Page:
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FY 2011 BUDGET END GAME: The ongoing budget debate continues to get more complicated and rancorous in D.C. as a deadline nears on Saturday, April 9 for funding most federal government operations. Republican and Democrat leaders in both the House and Senate negotiate over how much to slash from the FY 2011 budget.
BOEHNER'S $33 BILLION IN CUTS FOR FY 2011 "TOO LITTLE" - OR "TOO MUCH?" The most recent D.C. debates focus upon efforts by House Speaker John Boehner (R-OH) to cut an additional $33 billion in current FY 2011 spending. Conservatives in the House Republican Caucus think this amount is too small. House Republicans have some differences with their colleagues in the U.S. Senate. Democrats have similar problems. House Democrats are for the most part marginalized in the current debate. The Obama Administration is pressuring Senate Democrats (where the Democrats have a majority) to significantly cut mandatory spending programs (entitlements) in place of "discretionary" budget decisions that House Republicans champion. Constituent groups continue to oppose any cuts to favorite programs.
To complicate matters, the FY 2012 budget fight began April 5 with hearings convened by House Budget Committee Chairman Paul Ryan (R-WI). Ryan is proposing more than $4 trillion in spending cuts over the next decade - many of them related to entitlements. Ryan is urging all participants to act upon some of the recommendations of the President's blue ribbon Fiscal Commission, which made non-binding recommendations released in late December, 2010.
HOUSE NSF / NIST HEARINGS: The House Science, Space & Technology Committee held sometimes contentious hearings on March 11 over the Administration's FY 2012 Budgets for the National Science Foundation (NSF) and the National Institute of Standards and Technology (NIST). Witnesses included new NSF Director Subra Suresh; Ray Bowen, Chairman of the National Science Board; and Patrick Gallagher, Under Secretary of Commerce for Standards and Technology and Director of NIST. Chairman Ralph Hall's (R-TX) opening statement praised both agencies while voicing concern about the 13% increases requested for NSF in FY 2012 during a time of fiscal constraint.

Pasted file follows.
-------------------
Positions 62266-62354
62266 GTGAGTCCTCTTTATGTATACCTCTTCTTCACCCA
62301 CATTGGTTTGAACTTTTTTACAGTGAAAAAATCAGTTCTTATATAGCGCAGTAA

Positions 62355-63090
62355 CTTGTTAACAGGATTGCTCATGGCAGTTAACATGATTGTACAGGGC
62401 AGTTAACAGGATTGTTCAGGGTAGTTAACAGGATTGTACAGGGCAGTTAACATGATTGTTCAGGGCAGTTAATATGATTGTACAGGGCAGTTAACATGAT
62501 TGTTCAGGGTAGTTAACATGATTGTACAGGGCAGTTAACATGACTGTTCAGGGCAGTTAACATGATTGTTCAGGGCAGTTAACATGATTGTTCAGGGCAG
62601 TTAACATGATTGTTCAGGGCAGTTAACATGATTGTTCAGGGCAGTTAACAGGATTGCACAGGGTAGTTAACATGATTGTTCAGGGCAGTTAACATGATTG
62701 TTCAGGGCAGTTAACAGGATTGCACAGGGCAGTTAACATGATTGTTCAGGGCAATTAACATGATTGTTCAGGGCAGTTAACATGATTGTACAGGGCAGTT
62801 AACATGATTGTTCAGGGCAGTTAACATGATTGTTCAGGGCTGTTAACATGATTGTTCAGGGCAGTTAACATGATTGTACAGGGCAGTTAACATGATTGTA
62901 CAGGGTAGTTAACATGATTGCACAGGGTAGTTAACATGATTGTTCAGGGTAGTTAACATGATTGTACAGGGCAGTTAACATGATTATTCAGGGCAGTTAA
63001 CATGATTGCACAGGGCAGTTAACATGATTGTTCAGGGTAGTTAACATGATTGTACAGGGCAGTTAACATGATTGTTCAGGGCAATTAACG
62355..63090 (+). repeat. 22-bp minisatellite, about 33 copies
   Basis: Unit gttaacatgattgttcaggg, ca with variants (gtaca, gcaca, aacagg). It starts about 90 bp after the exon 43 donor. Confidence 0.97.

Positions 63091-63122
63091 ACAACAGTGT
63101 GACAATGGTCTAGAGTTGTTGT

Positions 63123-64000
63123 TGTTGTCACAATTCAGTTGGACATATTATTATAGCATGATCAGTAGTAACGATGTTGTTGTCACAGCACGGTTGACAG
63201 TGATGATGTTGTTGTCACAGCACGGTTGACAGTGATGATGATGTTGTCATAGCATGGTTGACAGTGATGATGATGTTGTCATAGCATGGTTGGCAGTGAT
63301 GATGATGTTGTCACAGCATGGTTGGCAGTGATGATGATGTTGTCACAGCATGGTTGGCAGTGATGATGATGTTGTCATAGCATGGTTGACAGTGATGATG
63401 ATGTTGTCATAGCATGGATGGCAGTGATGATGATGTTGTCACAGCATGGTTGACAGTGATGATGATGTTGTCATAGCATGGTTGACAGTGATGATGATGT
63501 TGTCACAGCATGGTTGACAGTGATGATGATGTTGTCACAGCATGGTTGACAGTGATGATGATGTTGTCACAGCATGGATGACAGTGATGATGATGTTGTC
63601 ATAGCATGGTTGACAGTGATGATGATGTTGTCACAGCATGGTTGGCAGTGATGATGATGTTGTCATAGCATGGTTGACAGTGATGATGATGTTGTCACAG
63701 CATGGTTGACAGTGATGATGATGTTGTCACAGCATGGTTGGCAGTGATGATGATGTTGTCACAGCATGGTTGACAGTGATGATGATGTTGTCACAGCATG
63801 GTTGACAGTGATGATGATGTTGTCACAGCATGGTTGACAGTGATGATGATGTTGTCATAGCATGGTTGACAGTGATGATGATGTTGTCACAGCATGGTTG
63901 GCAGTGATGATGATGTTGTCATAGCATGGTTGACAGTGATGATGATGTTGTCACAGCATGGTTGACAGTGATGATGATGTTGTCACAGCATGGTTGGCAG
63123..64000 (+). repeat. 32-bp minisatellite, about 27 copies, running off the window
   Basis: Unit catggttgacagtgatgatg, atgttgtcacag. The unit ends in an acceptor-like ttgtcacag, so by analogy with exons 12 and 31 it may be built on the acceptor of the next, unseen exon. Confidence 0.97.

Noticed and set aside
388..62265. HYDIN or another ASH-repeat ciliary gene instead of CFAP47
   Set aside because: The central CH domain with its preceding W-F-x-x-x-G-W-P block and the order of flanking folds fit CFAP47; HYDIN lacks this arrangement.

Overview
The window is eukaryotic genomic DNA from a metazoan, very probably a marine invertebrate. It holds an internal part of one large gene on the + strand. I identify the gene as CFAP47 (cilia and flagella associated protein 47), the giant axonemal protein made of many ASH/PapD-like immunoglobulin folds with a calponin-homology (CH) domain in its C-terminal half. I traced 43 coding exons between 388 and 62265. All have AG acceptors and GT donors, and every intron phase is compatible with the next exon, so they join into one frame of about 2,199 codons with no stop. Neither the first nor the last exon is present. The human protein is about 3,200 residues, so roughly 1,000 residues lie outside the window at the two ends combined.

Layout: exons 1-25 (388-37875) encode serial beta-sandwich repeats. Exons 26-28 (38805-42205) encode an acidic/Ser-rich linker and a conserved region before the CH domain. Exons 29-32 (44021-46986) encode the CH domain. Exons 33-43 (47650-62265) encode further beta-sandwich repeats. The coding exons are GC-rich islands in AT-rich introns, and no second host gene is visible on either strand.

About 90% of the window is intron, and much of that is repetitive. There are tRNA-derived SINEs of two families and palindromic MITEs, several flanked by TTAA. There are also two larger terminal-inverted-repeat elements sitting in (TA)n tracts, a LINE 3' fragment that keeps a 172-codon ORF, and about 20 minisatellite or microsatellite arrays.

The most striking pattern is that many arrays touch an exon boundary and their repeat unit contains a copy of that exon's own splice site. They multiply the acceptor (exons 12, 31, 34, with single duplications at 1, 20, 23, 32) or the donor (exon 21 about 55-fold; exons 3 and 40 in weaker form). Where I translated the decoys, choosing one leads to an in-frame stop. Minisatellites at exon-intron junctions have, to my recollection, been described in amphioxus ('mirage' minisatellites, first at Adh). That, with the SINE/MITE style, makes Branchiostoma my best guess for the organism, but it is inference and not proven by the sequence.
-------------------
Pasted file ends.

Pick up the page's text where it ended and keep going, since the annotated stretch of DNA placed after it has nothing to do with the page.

SBIR REAUTHORIZATION ADVANCES IN SENATE, NEW HEARINGS IN HOUSE: S. 493 the SBIR/STTR Reauthorization Act of 2011, is currently under consideration by the full Senate. Following extensive debate that began April 1, the measure was referred to the Senate Committee on Foreign Affairs for consideration of an amendment limiting SBIR funding to U.S.-based activities only. In addition, an amendment by newly elected Senator Rand Paul (R-KY) to cut $200 million from SBIR programs across the board will be voted upon later.
On the House side, proponents of SBIR Reauthorization are still awaiting action by the House Small Business Committee, which appears to favor a bill more amendable to venture capital interests and large pharmaceutical companies. Related hearings in the House began on April 1 when the House Committee on Science, Space & Technology began assessing the current effectiveness of the SBIR and STTR programs in promoting innovation and job growth.
PATENT "REFORM" BILL PASSES SENATE - NOW IT'S ON TO THE HOUSE: The U.S. Senate passed S. 23, the America Invents Act of 2011 on March 8. Sponsored by Sen. Patrick Leahy (D-VT) and 14 others, the bill creates some radical changes in the U.S. patent system. It would allow outside parties to file information related to patent applications, potentially allowing outsiders to challenge patent applications, and it would create new ways to challenge patents after the USPTO has awarded them. It would narrow the ability of patent holders to collect multimillion-dollar damage awards, and it would allow the USPTO to set its own fees for patents. The measure is supported by many large technology companies, but opposed by most manufacturers, the small business community, the pharmaceutical industry and many other traditional industrial firms.
HOUSE VERSION OF PATENT "REFORM" INTRODUCED MARCH 30: Now that the Senate has passed its version of patent "reform," the U.S. House is reconsidering its own version of the America Invents Act - one that is very similar to a bill that it passed in the last Session of Congress. On March 30, Rep. Lamar Smith (R-TX) introduced H.R. 1249. It was immediately referred to the House Committee on the Judiciary in addition to the Committee on the budget.
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